Pushed out of work for getting pregnant

Women at work, beyond the 9 to 5: The untold realities of working mothers’ lives.

Charlotte* has two girls aged 18 months and 6 years. She was pushed out of her last workplace while she was pregnant, following a difficult IVF journey that got her there. You can read about her IVF journey in part 2 of her story.  

She’s married and works a “greedy job” in consulting, and in part 3 of her story you can read what it’s like trying to parent when both parents work big jobs. Spoiler, it’s really hard!

In this part of her story, you can hear about how Charlotte got pushed out of a senior role once she told them she was pregnant.

Strong policy doesn’t make up for a bad manager

Charlotte had been at the same company for 11 years in a senior executive position.

“It’s renowned for being a company with an amazing culture and a massive focus on behaviours and doing the right thing. It is quite progressive in terms of lots of forward-thinking inclusivity policies.”

During the challenges of COVID and a transformation in the business, a new executive leader was appointed whom Charlotte reported directly into. Charlotte was thrilled at the prospect of being able to learn so much from someone with incredible international experience, and happily shared all her corporate knowledge.

“At the same time, and unbeknownst to everyone, I was hiding the very early weeks of pregnancy.”

It was an incredibly complicated pregnancy (you can read more about Charlotte’s fertility journey here) so she couldn’t share it with anyone until 21 weeks.

“I said to [my new boss], ‘I’ve got some wonderful news, I’m pregnant!’. And the first thing out of her mouth was, ‘Well when are you leaving and how long are you taking off?’. It wasn’t quite the response I was after, especially given the traumatic experience I had been through to get there.”

From there, the relationship soured rapidly. Charlotte was happy to share her point of view about transformation decisions, and said it quickly became apparent that it was an absolute no-no to voice anything in opposition to her new leader’s ideas.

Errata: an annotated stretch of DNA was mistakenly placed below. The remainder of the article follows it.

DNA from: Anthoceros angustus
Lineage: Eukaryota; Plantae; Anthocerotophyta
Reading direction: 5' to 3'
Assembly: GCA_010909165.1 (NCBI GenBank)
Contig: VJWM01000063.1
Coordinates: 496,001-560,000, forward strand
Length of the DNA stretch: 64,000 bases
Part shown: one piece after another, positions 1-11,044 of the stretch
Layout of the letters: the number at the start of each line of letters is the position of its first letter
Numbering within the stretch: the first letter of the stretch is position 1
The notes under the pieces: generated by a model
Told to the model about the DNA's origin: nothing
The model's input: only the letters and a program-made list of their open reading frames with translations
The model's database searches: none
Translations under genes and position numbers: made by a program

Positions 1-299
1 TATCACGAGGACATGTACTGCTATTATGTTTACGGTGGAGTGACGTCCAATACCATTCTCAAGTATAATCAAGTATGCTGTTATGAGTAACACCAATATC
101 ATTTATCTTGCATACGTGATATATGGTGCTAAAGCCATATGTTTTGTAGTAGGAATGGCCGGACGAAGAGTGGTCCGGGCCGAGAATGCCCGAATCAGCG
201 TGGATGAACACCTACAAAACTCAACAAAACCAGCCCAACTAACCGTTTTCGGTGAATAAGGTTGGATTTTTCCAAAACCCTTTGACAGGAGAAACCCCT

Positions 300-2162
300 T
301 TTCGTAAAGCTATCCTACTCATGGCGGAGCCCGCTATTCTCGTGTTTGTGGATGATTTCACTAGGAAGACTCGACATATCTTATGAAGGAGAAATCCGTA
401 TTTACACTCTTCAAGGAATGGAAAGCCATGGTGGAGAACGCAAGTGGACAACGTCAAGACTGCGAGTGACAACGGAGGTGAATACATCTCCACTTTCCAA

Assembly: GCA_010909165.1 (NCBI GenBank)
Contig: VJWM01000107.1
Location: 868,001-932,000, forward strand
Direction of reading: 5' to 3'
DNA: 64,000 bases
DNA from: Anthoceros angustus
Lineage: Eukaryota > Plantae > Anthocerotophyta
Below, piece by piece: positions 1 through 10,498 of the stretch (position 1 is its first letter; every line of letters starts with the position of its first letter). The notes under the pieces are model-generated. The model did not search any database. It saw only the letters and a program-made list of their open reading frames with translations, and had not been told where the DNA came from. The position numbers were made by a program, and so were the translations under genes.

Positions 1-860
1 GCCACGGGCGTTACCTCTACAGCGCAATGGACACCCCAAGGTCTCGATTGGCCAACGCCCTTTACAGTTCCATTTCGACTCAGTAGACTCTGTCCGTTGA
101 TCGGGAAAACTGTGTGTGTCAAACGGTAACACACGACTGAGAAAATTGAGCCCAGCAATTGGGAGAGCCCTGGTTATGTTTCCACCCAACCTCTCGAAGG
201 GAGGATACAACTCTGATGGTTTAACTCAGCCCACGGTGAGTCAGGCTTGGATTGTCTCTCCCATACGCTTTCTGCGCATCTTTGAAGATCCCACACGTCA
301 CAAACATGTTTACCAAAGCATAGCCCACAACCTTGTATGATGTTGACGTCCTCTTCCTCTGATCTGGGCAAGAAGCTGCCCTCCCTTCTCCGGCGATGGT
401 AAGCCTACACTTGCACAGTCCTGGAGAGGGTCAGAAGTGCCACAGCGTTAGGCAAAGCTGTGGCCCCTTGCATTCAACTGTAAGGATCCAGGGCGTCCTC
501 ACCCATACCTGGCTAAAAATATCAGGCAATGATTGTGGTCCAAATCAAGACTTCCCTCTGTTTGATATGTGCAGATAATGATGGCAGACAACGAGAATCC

“And I think the fact it was coming from ‘the pregnant chick out the back’ who was about to leave, compounded it.”

Being pushed out during pregnancy

It’s illegal to fire someone for being pregnant. But that doesn’t stop some companies from sidelining women once they announce their pregnancy. Three months before officially starting parental leave, Charlotte’s suggestion to split her role into two positions to cover her leave was implemented, and she was immediately sidelined.

“Things started to get really weird. I was taken off the leadership team mailing list. I was uninvited to our weekly catch ups and regular meetings, there was a whole leadership team off site that I was not invited to, despite being the third most senior person in the entire team. I found out about it after the day when people asked if I was sick, when I hadn’t even been invited. I was taken off key strategic projects, which I had been leading or my team had been leading. And I was given a project to keep me busy, that had really nothing to do with my job.”

Charlotte took it on the chin and worked on the random project, which ended up being important.

“Just before I was leaving there was an opportunity to present it to the group leadership team and the Board. And my leader prevented me from doing that.”

Charlotte recalls reading an article saying forget about quiet quitting, let’s talk about quiet firing.

“I realised that’s what happened to me. She wanted me to leave.”

When good policies just feel like lip service

As Charlotte said, she was working for a company that had all the best practice policies in place, and a fabulous reputation for diversity, equity and inclusion (DEI) policies and behaviours. But it didn’t play out that way for her.

“There was company policy around connection days, where you get paid for up to 10 days during your period of parental leave to come in and connect. Nothing was offered to me. When I mentioned it [my boss] just said, ‘yep, yep, sure I’ll be in contact’. And I walked out, just to nothing.”